District of Columbia: Montessori-Based Activities: A guide for using therapeutic
engagement to enhance function for individuals with dementia
Issue this product seeks to address
The Montessori approach is most commonly used in early childhood education. The approach
focuses on what young children can do, rather than what they have not yet learned to do for
themselves. There is a strong emphasis placed on sensory engagement, activity enjoyment and
task completion. The principles of Montessori are also applicable to persons with physical
disabilities and cognitive impairment. This product explains how to use the principles of
Montessori with persons with dementia and why doing so is effective. The guide uses a step-by-
step approach that is easy for caregivers to replicate in their homes or in more formal settings,
like adult day care facilities.
What this product can tell you
How Montessori Based Activities (MBA) can provide meaningful and engaging
stimulation for persons with dementia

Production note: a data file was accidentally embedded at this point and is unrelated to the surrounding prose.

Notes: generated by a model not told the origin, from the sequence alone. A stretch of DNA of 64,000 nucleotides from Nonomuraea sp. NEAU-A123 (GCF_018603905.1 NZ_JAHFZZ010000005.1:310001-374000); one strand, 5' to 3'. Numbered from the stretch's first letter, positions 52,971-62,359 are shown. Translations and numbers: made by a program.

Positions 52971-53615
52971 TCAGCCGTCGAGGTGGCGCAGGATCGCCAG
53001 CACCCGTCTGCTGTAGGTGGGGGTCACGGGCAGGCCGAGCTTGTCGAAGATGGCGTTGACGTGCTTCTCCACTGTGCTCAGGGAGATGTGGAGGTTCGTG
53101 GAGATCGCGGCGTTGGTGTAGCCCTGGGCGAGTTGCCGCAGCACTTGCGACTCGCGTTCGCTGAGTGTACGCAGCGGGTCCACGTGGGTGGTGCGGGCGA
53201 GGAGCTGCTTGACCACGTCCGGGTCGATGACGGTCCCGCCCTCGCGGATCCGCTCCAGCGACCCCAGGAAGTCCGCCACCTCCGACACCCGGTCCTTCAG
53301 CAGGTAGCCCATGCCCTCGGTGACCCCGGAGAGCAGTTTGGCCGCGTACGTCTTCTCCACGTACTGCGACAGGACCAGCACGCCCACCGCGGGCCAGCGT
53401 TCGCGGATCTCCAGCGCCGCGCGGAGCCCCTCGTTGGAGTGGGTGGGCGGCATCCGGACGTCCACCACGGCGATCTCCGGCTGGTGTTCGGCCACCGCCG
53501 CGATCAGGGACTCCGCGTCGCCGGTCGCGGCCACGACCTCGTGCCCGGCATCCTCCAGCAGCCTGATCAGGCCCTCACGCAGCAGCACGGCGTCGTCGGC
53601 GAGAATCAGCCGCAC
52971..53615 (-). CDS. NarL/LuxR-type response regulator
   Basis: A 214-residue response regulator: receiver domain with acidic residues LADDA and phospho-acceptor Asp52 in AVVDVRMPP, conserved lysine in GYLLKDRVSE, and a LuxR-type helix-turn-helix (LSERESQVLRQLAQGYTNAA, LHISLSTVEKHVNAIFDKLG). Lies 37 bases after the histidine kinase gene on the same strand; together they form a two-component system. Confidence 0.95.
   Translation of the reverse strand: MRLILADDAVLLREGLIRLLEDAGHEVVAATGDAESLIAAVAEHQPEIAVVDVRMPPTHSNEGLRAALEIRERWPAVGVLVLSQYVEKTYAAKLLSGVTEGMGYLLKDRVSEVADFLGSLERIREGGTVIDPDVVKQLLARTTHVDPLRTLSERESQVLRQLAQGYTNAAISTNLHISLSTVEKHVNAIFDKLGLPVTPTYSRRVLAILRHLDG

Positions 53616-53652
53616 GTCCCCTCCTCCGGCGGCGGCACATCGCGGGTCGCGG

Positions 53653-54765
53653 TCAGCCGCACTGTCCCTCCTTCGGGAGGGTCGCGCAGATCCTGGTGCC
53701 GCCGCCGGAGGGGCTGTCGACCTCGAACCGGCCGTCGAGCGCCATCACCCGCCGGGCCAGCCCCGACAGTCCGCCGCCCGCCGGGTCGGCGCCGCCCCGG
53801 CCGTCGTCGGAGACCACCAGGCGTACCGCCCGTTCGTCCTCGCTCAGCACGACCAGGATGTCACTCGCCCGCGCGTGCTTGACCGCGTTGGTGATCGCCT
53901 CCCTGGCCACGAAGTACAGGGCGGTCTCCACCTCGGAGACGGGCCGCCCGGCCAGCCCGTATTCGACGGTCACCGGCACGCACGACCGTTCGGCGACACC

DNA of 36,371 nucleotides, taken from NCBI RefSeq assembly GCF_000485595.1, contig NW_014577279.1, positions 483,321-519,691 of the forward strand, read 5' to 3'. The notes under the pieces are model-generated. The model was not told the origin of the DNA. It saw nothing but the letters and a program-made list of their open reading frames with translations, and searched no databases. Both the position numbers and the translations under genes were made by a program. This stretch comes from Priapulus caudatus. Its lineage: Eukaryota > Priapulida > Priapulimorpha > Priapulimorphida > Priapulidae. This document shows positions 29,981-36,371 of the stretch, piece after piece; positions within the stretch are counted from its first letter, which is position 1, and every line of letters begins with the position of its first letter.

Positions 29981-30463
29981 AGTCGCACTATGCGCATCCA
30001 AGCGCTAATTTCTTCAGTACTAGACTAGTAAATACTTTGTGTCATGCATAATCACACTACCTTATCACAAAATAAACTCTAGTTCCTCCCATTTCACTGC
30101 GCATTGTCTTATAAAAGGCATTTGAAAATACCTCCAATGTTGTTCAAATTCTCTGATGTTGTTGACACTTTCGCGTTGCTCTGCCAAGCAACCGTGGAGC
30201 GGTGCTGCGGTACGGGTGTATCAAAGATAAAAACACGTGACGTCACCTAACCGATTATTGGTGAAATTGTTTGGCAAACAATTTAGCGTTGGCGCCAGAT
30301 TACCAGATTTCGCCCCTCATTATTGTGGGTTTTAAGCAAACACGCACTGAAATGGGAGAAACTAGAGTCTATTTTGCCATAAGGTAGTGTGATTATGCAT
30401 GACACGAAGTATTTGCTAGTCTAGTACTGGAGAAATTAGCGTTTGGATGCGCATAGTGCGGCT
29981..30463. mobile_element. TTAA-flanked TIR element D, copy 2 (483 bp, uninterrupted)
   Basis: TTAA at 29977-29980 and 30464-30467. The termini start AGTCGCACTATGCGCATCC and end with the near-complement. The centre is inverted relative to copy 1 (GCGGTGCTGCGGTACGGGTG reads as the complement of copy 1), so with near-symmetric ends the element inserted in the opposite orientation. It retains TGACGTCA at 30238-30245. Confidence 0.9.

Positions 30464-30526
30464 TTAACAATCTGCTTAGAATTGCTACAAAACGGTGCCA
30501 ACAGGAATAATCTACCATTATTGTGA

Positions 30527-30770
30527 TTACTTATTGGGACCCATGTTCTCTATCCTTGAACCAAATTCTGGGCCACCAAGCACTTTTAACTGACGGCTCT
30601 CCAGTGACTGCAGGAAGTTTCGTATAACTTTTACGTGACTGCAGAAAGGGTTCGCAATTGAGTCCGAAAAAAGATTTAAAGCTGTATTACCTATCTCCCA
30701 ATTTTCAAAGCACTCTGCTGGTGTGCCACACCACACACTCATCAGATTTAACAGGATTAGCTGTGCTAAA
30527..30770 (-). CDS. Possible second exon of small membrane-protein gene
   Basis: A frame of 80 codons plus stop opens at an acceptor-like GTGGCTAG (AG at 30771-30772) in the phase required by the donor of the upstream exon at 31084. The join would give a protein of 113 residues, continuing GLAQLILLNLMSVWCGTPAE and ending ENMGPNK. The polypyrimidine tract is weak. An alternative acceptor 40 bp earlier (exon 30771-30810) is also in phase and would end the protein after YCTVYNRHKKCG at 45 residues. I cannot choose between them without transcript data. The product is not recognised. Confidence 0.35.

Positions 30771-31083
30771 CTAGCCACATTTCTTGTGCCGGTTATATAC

How to measure the success of your MBA approach
The key principles of MBA
Instructions and tools for using MBA activities designed for persons with dementia
Product Organization and Unique Features
The guide begins with an introduction to MBA, a description of the role MBA can play
with persons with dementia, and a reminder of age-related considerations (such as
diminished hearing or vision).
The product includes a discussion of the benefits of using MBA and how to measure a
caregiver’s success with the approach.
It explains the key principles of MBA in detail and provides activities that a caregiver
could use with persons with dementia.
The guide provides activity suggestions that would engage the person with dementia in
each of five activity domains: cognitive stimulation, life skills, motor movements and
fitness, sensory stimulation, and socialization.
Appendices include a chart comparing traditional approaches to MBA; sample trivia
questions, fill-in the blanks, and humor for use with persons with dementia; and a
handout listing the eight MBA principles.
This product was a collaborative project of the District of Columbia Office on Aging and Home
Care Partners. It was supported, in part, by a U.S. Administration on Aging ADDGS grant